Following the withdrawal of Napoleon's forces from Portugal years before, the British had set up a regency there, and the British had asked João to return, but he had declined. In 1820, liberals took power in Portugal – alongside the takeover by liberals in Spain. Like Spain, Portugal acquired a liberal constitution. The continent's holy alliance conservatives were annoyed, while in Brazil news of the revolution in Portugal created celebrations. In 1821 the British finally persuaded João to return, João accepting his role as a constitutional monarch and leaving his elder son, Pedro, on the throne in Brazil.

The regime in Portugal attempted to reinstate economic favoritism for Portugal and economic restrictions for Brazil, which sparked resistance among those who would have been hurt by such restrictions. Brazil's king, Pedro, disliked Portugal's attempt at impositions, and Portugal's liberal government was offended by his disobedience and labeled him a rebel. Pedro heard that Portugal was sending troops to arrest him. He had enough military support to prohibit the landing of the troops from Portugal, and Portugal's squadron of ships returned to Portugal without Pedro. Celebrating his triumph, Pedro, on September 7, 1822, on his balcony at his royal palace at Ipiranga, drew his sword and declared "Independence or death!" On October 12, at the age of 24, he was proclaimed Emperor of Brazil.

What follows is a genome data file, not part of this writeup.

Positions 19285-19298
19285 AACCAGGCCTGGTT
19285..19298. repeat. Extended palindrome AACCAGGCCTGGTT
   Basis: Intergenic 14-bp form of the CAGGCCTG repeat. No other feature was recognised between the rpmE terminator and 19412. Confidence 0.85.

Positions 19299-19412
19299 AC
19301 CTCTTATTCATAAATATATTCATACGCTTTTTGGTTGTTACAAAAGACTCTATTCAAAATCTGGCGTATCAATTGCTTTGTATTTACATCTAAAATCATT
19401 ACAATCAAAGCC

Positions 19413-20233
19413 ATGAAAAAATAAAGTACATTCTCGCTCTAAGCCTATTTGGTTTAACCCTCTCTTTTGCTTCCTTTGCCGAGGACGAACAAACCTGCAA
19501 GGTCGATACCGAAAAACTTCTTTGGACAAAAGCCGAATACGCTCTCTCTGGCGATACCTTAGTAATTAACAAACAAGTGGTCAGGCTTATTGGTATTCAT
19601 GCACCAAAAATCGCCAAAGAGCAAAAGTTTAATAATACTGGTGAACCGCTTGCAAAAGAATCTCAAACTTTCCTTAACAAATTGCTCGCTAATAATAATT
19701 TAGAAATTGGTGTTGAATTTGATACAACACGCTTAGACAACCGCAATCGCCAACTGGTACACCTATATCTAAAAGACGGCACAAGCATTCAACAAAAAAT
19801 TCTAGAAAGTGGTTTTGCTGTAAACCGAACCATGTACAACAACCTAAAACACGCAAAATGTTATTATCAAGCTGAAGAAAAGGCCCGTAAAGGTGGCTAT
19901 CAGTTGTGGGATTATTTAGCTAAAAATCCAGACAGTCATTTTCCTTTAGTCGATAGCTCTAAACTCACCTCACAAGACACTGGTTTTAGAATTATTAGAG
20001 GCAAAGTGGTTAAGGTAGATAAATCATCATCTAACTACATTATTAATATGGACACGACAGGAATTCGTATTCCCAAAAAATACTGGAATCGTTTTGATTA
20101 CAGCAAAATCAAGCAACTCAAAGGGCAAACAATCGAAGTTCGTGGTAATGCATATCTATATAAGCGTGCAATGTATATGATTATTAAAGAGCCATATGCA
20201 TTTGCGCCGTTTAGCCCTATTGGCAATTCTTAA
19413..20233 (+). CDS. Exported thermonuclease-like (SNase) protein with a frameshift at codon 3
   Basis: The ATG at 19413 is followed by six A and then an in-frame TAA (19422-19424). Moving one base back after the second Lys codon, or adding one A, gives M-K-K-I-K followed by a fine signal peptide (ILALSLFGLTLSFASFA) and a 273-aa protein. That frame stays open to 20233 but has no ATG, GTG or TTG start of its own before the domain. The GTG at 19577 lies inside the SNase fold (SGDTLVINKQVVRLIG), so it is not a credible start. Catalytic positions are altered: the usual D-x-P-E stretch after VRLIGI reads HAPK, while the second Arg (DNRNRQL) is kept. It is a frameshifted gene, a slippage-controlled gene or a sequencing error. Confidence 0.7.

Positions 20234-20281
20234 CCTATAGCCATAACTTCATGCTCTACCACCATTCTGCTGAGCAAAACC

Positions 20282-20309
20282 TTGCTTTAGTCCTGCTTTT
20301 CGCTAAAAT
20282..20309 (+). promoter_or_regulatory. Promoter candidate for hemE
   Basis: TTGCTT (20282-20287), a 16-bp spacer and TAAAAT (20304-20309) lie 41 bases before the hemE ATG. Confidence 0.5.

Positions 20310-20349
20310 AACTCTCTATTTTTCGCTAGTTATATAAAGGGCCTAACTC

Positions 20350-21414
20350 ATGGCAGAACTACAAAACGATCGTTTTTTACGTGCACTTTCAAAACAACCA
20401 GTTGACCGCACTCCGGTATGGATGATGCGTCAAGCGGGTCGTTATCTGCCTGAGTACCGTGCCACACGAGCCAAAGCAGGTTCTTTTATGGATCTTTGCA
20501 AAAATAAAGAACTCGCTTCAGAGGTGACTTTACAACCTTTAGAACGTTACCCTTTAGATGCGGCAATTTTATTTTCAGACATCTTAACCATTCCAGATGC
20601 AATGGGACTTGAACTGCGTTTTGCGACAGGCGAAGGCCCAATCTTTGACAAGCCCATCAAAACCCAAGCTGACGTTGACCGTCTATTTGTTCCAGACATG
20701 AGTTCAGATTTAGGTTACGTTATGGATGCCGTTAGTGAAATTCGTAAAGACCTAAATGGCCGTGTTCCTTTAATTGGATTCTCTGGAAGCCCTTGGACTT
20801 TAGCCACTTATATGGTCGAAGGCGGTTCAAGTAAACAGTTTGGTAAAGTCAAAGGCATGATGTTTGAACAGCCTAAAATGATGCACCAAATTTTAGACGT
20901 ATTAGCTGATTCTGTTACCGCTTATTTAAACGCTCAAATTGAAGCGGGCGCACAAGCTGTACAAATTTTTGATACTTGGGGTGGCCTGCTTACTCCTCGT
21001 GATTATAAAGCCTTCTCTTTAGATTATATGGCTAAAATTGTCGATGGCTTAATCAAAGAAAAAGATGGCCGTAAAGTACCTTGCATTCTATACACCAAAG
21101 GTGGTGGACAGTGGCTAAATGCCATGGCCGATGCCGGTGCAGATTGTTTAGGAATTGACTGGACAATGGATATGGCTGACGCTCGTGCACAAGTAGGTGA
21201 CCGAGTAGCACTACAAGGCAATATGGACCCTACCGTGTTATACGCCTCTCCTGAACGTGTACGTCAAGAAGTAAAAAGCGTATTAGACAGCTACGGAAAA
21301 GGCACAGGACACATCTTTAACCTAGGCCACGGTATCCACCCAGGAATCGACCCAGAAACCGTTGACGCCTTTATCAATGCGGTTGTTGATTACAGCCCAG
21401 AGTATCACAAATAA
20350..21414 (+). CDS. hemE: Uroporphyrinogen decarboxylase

Britain's foreign minister, George Canning, followed what he thought was Britain's interests and announced that Britain would not tolerate any European intervention in the Western Hemisphere, a position echoed by the Monroe Doctrine, aimed at Portugal as well as Spain.